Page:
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The following is part two of an interview I did with the Head of Equity Derivatives Sales at a bank in the UK. See Part 1 Here

General Advice

  1. What is the one tip you would give to current students (ugrad and/or grad students) to help them succeed?

    You are nothing - do not be an arrogant twat.

  2. What are some tips for moving up and becoming "the boss" (i.e. a department head / managing director / partner)?

    Extremely strong work ethic, do NOT under any circumstances slack. Get along with everyone, at least try to. Hardest thing I had to do was becoming the head of some of my co-workers, most people won't see it too kindly. Just keep working hard, and do not let anybody bring you down. Do not antagonise, and answer all mean spirited email with diplomacy. Re-read yourself all the time, put an angry email away for 5 minutes and re-read it.

  3. Any specific cold-emailing or cold-calling tips you can pass on?

    That's for you to find out. But as an idea: every kid who has bothered to cold email me has gotten a meeting.

  4. Any specific networking tips you can pass on?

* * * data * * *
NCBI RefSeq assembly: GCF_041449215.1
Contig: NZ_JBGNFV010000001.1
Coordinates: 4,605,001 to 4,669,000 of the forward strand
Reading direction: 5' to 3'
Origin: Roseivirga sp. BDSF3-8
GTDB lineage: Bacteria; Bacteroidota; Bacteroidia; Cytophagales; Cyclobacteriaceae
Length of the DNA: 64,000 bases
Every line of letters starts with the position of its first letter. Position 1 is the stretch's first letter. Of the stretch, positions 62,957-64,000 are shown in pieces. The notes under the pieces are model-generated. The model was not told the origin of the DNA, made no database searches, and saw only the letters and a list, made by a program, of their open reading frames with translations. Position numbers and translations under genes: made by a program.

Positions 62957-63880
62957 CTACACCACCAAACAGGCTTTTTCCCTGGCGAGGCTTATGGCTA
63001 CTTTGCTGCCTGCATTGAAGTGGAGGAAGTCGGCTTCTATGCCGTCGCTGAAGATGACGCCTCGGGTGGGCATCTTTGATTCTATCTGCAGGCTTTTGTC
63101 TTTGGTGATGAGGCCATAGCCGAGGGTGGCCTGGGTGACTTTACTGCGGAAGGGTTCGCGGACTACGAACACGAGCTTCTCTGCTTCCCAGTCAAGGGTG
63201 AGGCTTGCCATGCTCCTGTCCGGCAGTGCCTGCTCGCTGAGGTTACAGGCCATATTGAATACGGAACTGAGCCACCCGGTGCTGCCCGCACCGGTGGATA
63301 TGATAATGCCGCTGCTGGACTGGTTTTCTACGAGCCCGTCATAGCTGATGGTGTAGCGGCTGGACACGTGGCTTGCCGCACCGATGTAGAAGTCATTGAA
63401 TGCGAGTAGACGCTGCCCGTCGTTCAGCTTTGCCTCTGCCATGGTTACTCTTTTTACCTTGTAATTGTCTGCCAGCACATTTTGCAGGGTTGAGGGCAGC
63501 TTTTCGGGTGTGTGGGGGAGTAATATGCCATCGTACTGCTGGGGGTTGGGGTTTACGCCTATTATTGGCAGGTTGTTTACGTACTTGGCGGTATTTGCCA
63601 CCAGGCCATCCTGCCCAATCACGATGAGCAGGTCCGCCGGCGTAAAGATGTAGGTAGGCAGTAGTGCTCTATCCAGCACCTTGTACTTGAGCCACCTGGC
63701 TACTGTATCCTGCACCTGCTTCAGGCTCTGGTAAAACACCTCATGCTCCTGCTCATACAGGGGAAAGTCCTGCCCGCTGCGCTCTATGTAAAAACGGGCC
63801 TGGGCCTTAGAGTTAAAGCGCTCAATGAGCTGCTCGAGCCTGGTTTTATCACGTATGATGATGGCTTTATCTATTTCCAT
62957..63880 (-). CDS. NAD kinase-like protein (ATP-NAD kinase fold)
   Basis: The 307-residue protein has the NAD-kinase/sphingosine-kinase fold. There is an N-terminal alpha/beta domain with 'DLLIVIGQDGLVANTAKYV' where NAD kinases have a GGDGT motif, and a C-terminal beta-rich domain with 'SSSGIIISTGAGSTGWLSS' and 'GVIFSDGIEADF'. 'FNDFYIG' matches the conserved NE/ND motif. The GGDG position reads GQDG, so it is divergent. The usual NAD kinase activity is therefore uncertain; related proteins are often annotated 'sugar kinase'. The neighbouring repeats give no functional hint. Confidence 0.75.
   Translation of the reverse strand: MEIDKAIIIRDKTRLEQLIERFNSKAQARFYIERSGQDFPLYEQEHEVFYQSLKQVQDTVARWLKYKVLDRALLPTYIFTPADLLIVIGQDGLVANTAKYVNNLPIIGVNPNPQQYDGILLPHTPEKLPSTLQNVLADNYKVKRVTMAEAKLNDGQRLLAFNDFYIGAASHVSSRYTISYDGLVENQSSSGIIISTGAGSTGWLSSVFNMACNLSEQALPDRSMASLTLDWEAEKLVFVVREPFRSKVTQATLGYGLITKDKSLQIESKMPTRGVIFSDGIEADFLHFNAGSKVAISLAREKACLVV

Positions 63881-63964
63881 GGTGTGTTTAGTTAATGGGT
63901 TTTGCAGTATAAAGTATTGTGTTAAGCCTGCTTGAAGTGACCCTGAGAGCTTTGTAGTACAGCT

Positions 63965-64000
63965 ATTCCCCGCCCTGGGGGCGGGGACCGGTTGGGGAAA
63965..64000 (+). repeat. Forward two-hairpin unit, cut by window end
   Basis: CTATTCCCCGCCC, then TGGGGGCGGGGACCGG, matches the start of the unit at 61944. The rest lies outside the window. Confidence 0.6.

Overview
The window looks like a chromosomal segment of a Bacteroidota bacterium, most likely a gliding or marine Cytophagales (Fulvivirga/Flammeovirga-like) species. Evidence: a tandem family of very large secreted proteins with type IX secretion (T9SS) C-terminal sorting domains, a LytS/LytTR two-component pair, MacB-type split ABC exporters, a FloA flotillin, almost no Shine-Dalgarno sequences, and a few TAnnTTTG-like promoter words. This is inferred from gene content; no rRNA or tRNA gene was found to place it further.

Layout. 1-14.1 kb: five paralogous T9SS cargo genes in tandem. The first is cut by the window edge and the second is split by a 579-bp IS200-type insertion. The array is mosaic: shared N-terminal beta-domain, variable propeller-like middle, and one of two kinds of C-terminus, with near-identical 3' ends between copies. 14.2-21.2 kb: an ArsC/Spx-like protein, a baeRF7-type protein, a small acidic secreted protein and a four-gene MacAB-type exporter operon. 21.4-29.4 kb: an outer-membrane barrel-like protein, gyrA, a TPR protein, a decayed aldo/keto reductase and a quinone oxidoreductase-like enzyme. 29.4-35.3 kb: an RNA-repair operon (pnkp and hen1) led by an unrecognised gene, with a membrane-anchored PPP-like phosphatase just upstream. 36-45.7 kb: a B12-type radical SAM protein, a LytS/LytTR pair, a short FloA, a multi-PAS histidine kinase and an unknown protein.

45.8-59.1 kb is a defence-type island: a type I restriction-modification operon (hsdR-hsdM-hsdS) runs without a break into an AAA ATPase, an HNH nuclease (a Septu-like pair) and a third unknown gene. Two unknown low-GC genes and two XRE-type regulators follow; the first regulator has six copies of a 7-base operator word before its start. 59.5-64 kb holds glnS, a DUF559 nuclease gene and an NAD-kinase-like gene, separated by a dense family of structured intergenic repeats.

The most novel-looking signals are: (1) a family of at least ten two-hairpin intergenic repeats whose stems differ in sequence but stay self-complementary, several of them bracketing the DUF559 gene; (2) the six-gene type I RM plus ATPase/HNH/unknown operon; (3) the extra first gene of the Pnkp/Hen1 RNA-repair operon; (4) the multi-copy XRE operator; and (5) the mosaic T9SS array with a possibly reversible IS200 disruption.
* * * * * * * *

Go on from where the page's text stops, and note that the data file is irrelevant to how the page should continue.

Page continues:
Be aggressive in talking to people. Be interested in your interlocutor, always ask questions about him. People love talking about themselves, make them feel good and important, they will love you for it. Try not to ask the same questions everybody asks. however, as this will just frustrate and bore your interlocutor.

  5. What is a memorable experience you have of how someone got your attention? (for networking / internship / job purposes)

    Apart from being extremely fit (good looking in the UK)? You feel when a kid is smart, dresses well, acts well and is a pleasure to talk to. If you are a moron, it won't help you. Dresses well does not mean a suit, just no baggies or hoodies...

  6. What are unique things college students and young-professionals can do to separate themselves from the crowd?

    Be clever, work hard, and be confident. Not a lot of young kids with those skills.

  7. What is your opinion on gaining relevant experience at a lesser known firm vs. working for a brand name firm (with less relevant experience)?

    Go to a brand name firm, you will have that on your CV your whole life, and it matters. If you can't, a second tier firm is a good place to start, just make sure it is big enough for you to get some experience. A BB will expose you to tons of different businesses, this is the advantage of a massive company.

  8. What do you look for in a potential intern candidate?

    Clever - will know how to work without me having to explain anything to him.

  9. What do you look for in a potential entry level hire?
    I don't look for knowledge on the product, I look for someone who gets it, and who is fun to get along with.
  10. What are your favorite interview questions you like to ask potential new hires?

    How do you hedge your gamma?

  11. What are some of the worst mistakes you've seen people make in interviews?